All of that to say that in my case, and quite possibly in your case, there was an issue with a weak base. The primal movements that are necessary to perform the higher level ones were weak. So when I hit the functional gym in December 2017, they put me doing a lot of basic movements, to start picking up core strength. They’ve set a base, and built upon that.
So I reckon that in your case you’d need to find a CrossFit or Functional gym, or some place using the latest movement theories, so that they start building your strength base. Over time you will be back to performing your training without issues.
PRs: 1500m 4:54.1 3K 10:34 5K 18:05 HM 1:24:25 - Up next: Chase the HM PR
Flavio: Thanks I tried to zoom in on that young lady and how she squeezes that ball....hum it doesn't work. Would you have a close up maybe?
Sorry Jmac I couldnt resist...I tried but I couldnt...
Flavio, I think you are absolutely right! Granted, I didn't start running with no strength training base (but not much strength training at all the last months before I started running), but after I started it's been more or less non-existent. I had it in my mind that I needed to do some strength training, I just never did anything about it. Similarly, or maybe even worse, when I started swimming this winter it was with very little strength base as well (hello runner arms! ). Once I got going I bet my aerobic fitness came back relatively easily even after close to a couple of months of little activity. So I think I came into the swimming with a strength deficit, and eventually that led to my triceps injury.
So, I need to complement my training with strength. I have some good ideas where to get started but I will definitely reach out to you get advice.
Aspiring Hobby Jogger
Flavio - The reps averaged 89 sec each. I'm fairly happy with that given that most of them were majority to all uphill. I certainly don't think I'll make it a weekly thing, though!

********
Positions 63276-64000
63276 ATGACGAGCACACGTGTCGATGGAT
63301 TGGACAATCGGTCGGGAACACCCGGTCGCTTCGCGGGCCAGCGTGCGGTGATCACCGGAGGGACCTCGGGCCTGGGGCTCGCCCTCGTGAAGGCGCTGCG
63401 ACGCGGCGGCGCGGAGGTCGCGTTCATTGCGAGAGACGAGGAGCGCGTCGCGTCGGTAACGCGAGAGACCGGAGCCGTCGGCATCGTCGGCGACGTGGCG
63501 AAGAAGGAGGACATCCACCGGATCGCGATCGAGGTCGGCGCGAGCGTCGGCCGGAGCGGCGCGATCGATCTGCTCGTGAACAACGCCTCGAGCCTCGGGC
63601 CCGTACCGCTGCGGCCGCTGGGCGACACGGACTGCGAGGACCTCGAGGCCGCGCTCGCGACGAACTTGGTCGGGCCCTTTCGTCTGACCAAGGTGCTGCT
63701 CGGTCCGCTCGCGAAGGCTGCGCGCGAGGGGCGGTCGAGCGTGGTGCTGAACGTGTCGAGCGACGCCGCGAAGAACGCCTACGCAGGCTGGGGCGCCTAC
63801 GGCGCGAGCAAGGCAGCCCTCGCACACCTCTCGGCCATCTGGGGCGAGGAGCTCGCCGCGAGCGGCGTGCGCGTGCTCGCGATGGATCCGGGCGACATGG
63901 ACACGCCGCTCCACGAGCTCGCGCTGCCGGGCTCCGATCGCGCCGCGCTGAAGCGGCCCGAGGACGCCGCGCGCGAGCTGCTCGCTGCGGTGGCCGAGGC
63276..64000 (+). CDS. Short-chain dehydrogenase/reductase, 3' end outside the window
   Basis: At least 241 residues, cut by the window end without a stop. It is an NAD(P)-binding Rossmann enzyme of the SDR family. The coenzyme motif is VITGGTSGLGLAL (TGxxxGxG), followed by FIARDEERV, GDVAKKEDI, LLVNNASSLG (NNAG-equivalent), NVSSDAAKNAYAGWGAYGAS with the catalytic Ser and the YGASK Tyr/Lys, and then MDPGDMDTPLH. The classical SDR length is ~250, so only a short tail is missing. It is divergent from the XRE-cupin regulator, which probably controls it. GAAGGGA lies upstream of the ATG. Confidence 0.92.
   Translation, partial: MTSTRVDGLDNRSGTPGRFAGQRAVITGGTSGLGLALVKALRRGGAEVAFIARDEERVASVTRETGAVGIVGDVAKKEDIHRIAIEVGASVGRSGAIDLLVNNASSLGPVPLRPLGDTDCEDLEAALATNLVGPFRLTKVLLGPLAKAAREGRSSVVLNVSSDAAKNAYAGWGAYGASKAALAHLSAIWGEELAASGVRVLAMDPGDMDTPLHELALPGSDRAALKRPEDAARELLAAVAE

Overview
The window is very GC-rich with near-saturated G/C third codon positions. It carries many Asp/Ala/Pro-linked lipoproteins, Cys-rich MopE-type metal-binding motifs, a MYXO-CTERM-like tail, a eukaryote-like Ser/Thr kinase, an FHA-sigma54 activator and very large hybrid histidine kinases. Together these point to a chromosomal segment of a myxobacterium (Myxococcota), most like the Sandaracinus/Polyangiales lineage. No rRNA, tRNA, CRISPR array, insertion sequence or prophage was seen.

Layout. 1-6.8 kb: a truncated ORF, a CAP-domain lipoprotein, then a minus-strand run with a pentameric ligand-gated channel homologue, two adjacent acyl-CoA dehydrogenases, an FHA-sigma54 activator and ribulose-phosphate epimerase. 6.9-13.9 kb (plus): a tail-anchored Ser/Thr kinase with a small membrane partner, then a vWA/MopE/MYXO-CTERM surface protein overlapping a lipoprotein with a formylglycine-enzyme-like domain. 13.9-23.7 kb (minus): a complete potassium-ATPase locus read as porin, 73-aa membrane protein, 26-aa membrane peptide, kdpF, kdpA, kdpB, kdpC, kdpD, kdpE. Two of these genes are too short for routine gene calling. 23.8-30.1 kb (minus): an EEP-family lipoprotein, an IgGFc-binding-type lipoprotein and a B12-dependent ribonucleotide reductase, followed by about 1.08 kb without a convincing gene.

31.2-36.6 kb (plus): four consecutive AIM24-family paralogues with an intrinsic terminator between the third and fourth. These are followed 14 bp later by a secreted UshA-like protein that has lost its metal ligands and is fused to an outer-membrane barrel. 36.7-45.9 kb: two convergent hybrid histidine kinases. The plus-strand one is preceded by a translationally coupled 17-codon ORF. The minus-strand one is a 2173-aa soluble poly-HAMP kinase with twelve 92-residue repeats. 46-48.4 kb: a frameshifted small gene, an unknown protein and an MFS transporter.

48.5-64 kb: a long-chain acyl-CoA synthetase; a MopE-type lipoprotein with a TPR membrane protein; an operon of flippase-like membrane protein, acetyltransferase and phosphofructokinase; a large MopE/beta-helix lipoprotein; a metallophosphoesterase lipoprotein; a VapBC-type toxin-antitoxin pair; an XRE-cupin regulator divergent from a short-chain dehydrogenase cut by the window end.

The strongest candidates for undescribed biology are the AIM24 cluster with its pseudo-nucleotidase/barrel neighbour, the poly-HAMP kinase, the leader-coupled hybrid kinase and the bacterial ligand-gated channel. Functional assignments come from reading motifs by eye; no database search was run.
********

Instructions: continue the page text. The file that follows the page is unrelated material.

Weather was ridiculously nice again today. Cool like yesterday, but with a bit less wind. That should continue for another couple days, ruining my heat acclimatization just in time for my Saturday LR.
5k: 18:25 10/19 (solo track TT) │ 10k: 38:56 4/18 │ HM: 1:28:01 4/18 │ M: 3:04:13 11/18
DRC Half 11/3
Dallas Marathon 12/15
Mark I was browsing YouTube and saw that 5000m. I was thinking crikey where is he. Mind you a sub 14 5000m can leave you a long way back in a world class field.
50+ PBs - 5k 18:29 Tauranga Parkrun May18
10k 38.55 oct 19 strava run
" If you don't use it you lose it but if you use it, it wears out.
Somewhere in between is about right "
Mick - there were two pacers. Early on I guess 30 were in the group, there were a few 10k and full runners in the group. When I left them, I guess there were 10.
Interesting and I feel sorry for the 10 that remained, probably hoping to break 90 and then realizing that their pacers f***ed it up.
This is probably more a question to the numbers nerd Mark: how many runners broke 90 or better and what was the total amount of runners? I would like to compare this to some European races. I always thought that Kiwis are probably much faster in the average, but the fact that there were only 10 in the 90min group got me thinking.
Mick - there were a total of 116 who ran sub-1:30 in Christchurch (on the basis of net time). 1,504 completed the half (there were 1,699 entries but there's always no-shows and DNF's too). So that gets you 7.7% running sub-1:30. This would probably have been higher than average because the weather would've deterred some of the more casual entrants.
Interesting in Auckland last year there were 109 who ran sub-1:30 out of 5,572 which was only 2%. The Auckland course is slower and also gets a lot of social entries because of the novelty factor of running over the Harbour Bridge.
Waterfront had 137 of 2015 which was 6.8%. That's probably as close as you'll get to a representative number for NZ as the weather was good that day for running, the course is flat and fast, and it was a big(ish) race with a fairly deep field.
Interesting discussion and stats, if I had time I'd compile a list of as many races as possible. It's interesting the development of a race too - there's a couple of relatively new races in and around Christchurch and the inaugural year is the year to do it for a good placing. South Island Half Marathon is an example in the first year, my time would have got me on the podium in the AG, but in the second year it got me 10th.
I'm still not quite right with my piriformis and going to the physio today. It's not bad - I could complete a normal run, but I'm worried about what damage that would do given that I can feel it slowly getting worse in 10-15 mins with the occasional shooting pain. Mark, I should never have said anything about my good injury run when you were down here. On the positive side, it feels minor and like it can be managed.